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France’s Fiasco in Brazil

In the event Spain and Portugal divided almost all of South America between, them but in the sixteenth century the French also had commercial and colonial ambitions in Brazil. Robert Knecht tells the stories of two French expeditions that ended in disaster.

France is not normally associated with the European discovery and settlement of Latin America. In 1493, the year after Columbus’s first voyage to the West Indies, the Spanish Pope Alexander VI promulgated the bull Inter Caetera that ceded to Ferdinand and Isabella, the ‘Catholic Kings’ of Aragon and Castile, rights to all lands situated west of a north-south line drawn 100 leagues (or 300 miles) west of the Azores and the Cape Verde Islands. The Portuguese king, Manuel I, objected and, as a result, under the Compromise of Tordesillas the dividing line of longitude was shifted further west to 46o 37' West, thus giving Brazil (soon to be discovered) to Portugal.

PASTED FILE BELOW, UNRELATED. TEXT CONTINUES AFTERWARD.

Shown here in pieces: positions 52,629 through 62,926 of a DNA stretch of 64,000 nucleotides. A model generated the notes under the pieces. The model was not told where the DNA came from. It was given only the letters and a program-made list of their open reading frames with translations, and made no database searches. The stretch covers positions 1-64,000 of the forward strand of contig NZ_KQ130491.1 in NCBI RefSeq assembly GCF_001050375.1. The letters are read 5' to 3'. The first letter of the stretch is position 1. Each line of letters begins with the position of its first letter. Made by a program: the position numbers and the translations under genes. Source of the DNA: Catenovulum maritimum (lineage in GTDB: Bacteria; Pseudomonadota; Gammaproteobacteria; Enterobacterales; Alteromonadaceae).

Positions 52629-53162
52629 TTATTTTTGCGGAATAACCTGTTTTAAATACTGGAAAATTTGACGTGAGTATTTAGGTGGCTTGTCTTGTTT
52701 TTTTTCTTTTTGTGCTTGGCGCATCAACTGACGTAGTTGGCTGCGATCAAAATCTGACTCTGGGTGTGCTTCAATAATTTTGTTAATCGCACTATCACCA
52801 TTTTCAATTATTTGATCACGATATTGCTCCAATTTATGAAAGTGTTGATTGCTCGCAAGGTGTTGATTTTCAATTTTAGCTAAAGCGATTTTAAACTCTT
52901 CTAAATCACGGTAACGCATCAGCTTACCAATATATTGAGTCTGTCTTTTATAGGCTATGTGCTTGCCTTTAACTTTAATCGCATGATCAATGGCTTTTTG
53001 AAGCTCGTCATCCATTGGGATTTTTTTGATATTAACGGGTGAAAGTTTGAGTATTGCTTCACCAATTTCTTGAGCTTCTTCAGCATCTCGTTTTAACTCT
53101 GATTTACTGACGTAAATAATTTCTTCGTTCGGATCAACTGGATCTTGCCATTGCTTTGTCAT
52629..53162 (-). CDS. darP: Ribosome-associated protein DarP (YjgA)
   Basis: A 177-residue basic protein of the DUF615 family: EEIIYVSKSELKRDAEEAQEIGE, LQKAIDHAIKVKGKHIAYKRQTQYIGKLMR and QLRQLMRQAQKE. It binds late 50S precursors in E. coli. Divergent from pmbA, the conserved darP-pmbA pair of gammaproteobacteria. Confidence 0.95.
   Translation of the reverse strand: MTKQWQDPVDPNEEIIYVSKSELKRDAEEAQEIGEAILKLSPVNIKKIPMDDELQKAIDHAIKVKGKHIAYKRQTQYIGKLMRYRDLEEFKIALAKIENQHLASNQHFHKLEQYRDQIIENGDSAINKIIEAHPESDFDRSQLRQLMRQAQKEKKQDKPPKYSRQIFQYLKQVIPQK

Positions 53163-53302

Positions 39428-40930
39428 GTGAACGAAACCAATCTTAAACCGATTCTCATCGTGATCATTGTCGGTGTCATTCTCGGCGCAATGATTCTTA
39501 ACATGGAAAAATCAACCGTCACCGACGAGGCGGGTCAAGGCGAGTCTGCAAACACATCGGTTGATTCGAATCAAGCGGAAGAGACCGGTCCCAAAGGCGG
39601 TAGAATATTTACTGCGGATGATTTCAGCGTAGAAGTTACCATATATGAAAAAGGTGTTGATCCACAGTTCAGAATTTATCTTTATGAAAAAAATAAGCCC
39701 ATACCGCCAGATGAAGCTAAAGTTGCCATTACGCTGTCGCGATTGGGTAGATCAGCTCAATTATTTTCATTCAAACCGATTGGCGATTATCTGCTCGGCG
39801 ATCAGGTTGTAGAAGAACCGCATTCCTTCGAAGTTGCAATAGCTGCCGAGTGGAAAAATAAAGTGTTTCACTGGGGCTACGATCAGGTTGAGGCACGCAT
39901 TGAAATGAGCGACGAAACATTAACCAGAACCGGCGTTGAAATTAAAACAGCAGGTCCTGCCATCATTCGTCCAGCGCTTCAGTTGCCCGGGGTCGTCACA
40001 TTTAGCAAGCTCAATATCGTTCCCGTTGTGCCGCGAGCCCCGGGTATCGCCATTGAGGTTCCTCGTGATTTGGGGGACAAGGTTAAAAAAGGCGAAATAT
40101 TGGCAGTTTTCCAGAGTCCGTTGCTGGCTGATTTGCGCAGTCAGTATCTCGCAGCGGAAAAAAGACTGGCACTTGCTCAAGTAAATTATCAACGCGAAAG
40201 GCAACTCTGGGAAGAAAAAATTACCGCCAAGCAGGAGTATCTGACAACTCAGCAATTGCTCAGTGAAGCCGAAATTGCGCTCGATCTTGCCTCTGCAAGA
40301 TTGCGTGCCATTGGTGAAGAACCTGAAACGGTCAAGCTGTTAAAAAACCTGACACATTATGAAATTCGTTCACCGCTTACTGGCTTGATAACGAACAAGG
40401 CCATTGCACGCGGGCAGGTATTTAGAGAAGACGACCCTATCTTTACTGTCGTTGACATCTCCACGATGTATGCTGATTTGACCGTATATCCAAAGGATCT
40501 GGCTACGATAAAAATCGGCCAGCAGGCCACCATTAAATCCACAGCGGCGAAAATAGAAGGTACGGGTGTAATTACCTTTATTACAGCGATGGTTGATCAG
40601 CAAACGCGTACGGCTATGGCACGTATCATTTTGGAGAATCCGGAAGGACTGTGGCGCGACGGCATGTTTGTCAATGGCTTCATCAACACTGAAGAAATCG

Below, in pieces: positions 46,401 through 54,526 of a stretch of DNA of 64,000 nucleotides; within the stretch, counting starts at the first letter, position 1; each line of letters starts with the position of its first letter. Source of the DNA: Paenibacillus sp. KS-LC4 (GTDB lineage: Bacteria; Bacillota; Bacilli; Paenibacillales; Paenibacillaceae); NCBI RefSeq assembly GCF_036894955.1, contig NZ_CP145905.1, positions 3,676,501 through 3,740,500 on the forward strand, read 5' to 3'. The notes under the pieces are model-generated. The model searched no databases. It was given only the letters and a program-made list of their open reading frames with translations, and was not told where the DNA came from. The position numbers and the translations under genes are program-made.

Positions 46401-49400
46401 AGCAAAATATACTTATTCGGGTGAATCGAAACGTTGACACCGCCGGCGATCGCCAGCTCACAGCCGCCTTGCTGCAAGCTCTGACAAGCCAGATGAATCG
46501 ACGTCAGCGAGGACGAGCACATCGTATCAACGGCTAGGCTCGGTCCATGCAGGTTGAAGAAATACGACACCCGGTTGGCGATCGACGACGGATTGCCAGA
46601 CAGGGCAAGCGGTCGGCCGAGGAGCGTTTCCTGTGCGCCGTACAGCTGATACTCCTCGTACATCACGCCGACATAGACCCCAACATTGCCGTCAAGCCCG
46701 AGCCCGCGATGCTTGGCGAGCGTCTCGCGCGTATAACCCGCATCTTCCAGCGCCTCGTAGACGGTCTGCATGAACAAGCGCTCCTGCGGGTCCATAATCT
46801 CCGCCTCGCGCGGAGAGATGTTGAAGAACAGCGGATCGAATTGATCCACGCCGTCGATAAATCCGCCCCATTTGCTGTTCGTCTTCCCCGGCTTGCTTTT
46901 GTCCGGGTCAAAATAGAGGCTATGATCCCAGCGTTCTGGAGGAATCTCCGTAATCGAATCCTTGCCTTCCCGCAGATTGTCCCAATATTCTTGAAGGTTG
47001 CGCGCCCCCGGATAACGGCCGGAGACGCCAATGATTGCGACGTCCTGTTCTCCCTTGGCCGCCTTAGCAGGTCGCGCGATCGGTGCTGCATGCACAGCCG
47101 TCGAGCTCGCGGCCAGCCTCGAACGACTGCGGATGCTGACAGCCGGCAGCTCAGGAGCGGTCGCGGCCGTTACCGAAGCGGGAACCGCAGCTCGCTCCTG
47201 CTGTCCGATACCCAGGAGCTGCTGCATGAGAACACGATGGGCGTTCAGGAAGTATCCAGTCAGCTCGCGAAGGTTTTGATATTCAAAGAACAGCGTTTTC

At this stage the French crown seems to have had no interest in the New World, focusing instead its trading ambitions on the Mediterranean and the Middle East. This is surprising as France had an extensive Atlantic coastline and a seagoing tradition. In fact, despite royal indifference, several Frenchmen did reach Brazil around 1500 and began a lively trade with the Indians. They brought back to France quantities of what came to be called brazil wood, from which valuable red and purple dye for cloth was produced, and exotic animals, like monkeys and parrots. Some even settled in Brazil and picked up enough of the native language to be able to act as interpreters for their compatriots. They became known as truchements (people who intervene).

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